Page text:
The Poison APPARATUS OF SPIDERS.—M. Jules MacLeod has recently published in the Belgian Archives de Biologie, the results of his studies on this subject. He finds that each of the venomous glands of spiders is formed of a pyriform sac, the walls of which, provided with a muscular layer, are lined within with an epithelium, the cavity of which serves as a reservoir of the poisonous fluid. From the anterior part of this sac proceeds a canal which opens at the end of the cheliceres, or jaws. The wall of this canal contains the same parts as the wall of the sac, but the muscular layer is there, however, either much less developed or absent. The secretory cells are cylindrical, arranged in a single layer. These cells present a different aspect according to their state of repose or activity; they pass from the state of ordinary cylindrical cells (repose ?) to that of cup-shaped cells (activity ?) by a series of states of passage. In certain species there are only cup-shaped cells (Tegenaria), of which the cup, much elongated, plays the role of excretory canal.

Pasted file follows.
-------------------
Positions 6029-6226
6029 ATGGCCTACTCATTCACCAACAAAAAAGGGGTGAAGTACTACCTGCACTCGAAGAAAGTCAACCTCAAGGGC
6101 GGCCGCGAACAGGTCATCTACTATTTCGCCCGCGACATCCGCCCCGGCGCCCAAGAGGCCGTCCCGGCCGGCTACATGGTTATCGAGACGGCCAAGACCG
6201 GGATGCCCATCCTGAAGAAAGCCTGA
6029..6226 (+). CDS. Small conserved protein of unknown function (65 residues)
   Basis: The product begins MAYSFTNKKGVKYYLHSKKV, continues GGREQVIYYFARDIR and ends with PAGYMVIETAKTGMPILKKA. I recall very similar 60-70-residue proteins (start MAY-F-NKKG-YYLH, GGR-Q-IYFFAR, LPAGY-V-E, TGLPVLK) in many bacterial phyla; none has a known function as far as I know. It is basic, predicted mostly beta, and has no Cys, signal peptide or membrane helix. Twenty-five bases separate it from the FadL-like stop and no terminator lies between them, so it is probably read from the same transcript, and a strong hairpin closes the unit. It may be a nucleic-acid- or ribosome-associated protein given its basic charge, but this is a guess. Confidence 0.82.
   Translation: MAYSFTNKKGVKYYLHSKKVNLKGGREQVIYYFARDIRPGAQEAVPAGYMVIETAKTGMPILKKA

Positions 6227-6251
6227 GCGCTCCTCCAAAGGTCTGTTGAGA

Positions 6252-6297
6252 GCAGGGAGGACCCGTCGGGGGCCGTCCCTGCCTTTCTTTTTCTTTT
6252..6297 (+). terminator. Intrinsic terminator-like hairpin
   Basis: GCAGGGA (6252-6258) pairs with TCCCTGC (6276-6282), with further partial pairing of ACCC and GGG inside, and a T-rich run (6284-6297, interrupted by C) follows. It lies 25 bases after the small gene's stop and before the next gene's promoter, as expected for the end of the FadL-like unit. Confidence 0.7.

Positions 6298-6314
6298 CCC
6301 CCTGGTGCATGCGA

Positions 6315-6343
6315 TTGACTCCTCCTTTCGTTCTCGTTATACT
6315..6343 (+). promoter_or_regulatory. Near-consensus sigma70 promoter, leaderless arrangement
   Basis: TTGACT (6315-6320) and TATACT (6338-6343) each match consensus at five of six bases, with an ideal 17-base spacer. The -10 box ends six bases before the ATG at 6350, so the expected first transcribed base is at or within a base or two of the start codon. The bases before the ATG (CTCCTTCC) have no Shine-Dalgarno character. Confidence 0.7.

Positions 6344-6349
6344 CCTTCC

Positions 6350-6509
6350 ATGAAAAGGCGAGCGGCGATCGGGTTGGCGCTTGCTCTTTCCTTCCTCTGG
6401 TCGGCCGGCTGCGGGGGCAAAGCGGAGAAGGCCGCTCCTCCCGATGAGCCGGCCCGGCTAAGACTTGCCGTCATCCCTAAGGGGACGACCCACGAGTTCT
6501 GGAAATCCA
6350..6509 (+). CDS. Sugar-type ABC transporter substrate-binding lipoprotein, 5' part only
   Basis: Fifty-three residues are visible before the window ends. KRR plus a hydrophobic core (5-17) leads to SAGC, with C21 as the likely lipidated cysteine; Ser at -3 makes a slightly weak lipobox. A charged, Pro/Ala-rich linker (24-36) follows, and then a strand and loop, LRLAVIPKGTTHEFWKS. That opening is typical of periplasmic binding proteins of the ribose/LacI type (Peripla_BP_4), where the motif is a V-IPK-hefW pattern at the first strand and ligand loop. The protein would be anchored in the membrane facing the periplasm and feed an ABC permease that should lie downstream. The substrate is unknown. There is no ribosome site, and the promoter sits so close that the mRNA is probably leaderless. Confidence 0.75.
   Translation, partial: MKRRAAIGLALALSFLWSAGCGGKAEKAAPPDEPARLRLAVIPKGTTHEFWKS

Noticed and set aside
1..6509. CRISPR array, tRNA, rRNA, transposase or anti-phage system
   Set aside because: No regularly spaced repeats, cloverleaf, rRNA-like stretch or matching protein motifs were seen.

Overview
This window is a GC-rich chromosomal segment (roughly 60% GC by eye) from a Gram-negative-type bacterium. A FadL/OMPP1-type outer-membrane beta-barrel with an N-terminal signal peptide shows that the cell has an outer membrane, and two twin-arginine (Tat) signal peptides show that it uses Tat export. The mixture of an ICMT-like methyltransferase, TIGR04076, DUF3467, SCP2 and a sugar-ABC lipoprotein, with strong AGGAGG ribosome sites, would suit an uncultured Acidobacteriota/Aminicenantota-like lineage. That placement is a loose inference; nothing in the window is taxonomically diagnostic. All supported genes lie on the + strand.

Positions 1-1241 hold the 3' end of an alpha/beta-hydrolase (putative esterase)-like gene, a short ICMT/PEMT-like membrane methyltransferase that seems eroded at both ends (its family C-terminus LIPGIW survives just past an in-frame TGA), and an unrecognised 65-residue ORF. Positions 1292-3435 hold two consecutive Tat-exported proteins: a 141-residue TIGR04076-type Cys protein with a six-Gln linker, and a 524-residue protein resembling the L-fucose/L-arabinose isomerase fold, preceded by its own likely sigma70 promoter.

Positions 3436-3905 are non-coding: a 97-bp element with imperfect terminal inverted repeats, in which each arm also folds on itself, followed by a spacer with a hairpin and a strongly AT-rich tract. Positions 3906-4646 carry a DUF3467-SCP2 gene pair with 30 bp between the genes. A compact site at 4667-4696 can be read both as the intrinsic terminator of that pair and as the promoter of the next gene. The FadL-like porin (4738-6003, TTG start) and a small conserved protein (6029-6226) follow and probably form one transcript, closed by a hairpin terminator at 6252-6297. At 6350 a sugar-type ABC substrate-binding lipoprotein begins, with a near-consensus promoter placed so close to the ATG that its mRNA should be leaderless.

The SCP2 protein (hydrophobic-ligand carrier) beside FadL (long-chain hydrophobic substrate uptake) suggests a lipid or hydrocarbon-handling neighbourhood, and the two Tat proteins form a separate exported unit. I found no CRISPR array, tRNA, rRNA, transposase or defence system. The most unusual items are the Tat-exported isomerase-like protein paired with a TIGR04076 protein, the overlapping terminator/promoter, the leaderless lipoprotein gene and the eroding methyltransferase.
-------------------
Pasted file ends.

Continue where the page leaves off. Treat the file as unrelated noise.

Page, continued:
This last form approaches the typical unicellular glands; consequently the glands whose cells presents this disposition are, properly speaking, compound glands (Tegenaria).

DEEP DREDGINGS IN THE LAKE OF TIBERIAS.—The invertebrata obtained by M. Lortet in these dredgings include ten species of Mollusca, of which three are new to science. These are named by M. Locard, Unio lorteti